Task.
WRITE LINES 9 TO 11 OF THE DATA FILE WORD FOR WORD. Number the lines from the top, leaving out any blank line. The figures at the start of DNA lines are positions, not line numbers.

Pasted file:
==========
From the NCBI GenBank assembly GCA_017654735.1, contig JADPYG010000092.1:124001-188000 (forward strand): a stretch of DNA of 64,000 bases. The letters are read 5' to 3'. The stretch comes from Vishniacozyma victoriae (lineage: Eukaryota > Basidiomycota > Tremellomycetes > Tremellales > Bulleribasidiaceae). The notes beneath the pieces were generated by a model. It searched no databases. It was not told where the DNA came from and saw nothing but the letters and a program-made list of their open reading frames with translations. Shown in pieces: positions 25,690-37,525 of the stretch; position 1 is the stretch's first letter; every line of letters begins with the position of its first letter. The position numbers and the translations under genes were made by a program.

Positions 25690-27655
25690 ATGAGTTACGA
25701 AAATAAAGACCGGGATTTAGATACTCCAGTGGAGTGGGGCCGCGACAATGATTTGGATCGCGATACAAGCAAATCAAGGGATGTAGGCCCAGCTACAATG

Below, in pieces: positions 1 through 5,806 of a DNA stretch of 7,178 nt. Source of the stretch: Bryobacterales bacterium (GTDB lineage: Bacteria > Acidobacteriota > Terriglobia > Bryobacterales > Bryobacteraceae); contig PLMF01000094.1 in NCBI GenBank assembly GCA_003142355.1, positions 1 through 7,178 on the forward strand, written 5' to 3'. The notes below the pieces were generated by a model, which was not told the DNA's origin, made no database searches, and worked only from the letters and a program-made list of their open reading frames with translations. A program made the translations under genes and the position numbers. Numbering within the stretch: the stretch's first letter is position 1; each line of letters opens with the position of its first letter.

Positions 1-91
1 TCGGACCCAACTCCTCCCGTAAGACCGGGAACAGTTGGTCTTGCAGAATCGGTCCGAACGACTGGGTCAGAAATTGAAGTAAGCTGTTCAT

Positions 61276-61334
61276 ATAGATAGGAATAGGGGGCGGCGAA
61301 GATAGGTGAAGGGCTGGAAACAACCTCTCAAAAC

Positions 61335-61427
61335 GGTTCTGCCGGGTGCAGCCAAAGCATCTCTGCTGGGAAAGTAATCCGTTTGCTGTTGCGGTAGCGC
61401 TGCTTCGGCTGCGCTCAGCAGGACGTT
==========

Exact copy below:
61276 ATAGATAGGAATAGGGGGCGGCGAA
61301 GATAGGTGAAGGGCTGGAAACAACCTCTCAAAAC

Positions 61335-61427